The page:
Gitcoin is a community of thousands of BUIDLers that are looking for projects to work on. Because of this strong community of Ethereum developers looking to build skills, develop relationships, and earn some ETH, there has never been a higher ROI time to delegate work in Open Source Software to the crowd.
Gitcoin is a community of thousands of BUIDLers that are looking for projects to work on.
Because of this strong community of Ethereum developers looking to build skills, develop relationships, and earn some ETH, there has never been a higher ROI time to delegate work in Open Source Software to the crowd.
But not every Github Issue is a good candidate for a bounty. If you are an OSS repo maintainer, and want to maximize our Return on Investment (ROI), you might spend some time thinking about:
Return — The value received for delegating work to someone else. This can be:
Investment — The resources put into delegating the work to someone else. This can be:
Using Gitcoin, We’ve seen OSS repo owners:
So how do we leverage incentivization mechanics to accelerate OSS?
In order to leverage Gitcoin’s crowd-sourced development incentivization tools, lets talk about some best practices for maximizing ROI of the tool:
In our experience, the following are great candidates for bounties:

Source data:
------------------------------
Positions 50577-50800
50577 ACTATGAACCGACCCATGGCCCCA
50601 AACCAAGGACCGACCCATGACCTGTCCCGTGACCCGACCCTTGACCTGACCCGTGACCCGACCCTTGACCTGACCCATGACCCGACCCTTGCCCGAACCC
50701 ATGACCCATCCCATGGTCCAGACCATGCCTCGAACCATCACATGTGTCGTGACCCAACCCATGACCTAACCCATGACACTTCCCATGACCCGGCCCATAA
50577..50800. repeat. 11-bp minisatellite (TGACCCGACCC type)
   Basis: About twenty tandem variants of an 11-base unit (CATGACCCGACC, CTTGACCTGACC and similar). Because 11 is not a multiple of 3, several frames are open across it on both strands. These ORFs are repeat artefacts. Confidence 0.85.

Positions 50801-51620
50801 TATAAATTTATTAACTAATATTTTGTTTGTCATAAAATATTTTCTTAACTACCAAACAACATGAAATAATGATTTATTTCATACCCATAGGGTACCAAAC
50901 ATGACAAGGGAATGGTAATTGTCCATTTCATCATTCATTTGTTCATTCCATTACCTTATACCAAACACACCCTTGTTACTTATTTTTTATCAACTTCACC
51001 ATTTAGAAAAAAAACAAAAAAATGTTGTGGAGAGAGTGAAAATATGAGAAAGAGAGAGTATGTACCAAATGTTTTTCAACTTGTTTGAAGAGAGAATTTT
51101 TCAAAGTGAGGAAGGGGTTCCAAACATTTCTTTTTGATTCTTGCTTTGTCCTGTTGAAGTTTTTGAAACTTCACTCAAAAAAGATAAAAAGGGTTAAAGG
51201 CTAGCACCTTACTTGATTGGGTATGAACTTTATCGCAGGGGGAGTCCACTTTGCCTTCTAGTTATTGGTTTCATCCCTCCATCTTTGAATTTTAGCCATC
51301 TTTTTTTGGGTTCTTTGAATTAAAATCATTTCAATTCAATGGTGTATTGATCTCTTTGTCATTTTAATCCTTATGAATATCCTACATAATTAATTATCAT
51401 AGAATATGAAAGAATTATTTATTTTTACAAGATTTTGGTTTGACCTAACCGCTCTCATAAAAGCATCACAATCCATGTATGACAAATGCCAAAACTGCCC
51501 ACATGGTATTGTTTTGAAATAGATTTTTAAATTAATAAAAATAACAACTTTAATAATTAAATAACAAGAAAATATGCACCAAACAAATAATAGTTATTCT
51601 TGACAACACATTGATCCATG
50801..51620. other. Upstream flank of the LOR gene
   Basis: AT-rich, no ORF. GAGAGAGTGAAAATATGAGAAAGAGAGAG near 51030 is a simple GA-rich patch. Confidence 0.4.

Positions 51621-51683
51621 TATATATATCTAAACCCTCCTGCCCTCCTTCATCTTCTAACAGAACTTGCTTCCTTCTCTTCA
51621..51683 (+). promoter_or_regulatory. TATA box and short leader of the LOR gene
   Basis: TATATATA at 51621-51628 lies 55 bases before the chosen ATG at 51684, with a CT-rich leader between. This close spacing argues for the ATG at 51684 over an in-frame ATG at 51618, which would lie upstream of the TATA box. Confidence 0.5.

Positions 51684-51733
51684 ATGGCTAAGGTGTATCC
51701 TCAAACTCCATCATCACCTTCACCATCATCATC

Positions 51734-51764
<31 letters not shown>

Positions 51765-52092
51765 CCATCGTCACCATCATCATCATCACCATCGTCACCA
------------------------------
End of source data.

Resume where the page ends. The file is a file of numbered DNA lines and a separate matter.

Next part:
In our experience, the following are not good candidates for bounties:
Here are some best practices we’ve seen from some of our 2018 Case Studies:
At surface level, you might think that bounties are a transaction. That might be true in some cases, but we’ve found that some of highest ROI bounties that we’ve seen thus far on Gitcoin are also the highest empathy bounties.
This means that, from the funder side, you can start off on the right foot if you:
It also means that from the development side, you can expect:
Some of this is Software Management 101, so if you’re got a background in Agile Stories, it might be worth skipping this part.
Here are some features we’ve seen of great specifications:
This is an Open Source Software Best Practice, and it also happens to be a OSS Incentivization Best Practice too.
We’ve found that all of the above really help:
For more inspiration in this area, check out this README.md template.
In the past, we’ve seen new features (especially those with qualitative aspects to them) go through a process like this:
If you’ve saved some budget for tipping a contributor or for follow-on bounties, that’s a great way to keep up momentum on your project.
If the above seems like a lot to remember, do not worry! Rome was not built in a day, and building an OSS community won’t happen in a day either.
Take the first step today and put a bounty on Gitcoin. If you start small, stay reasonable, and are responsive — thats a great place to begin.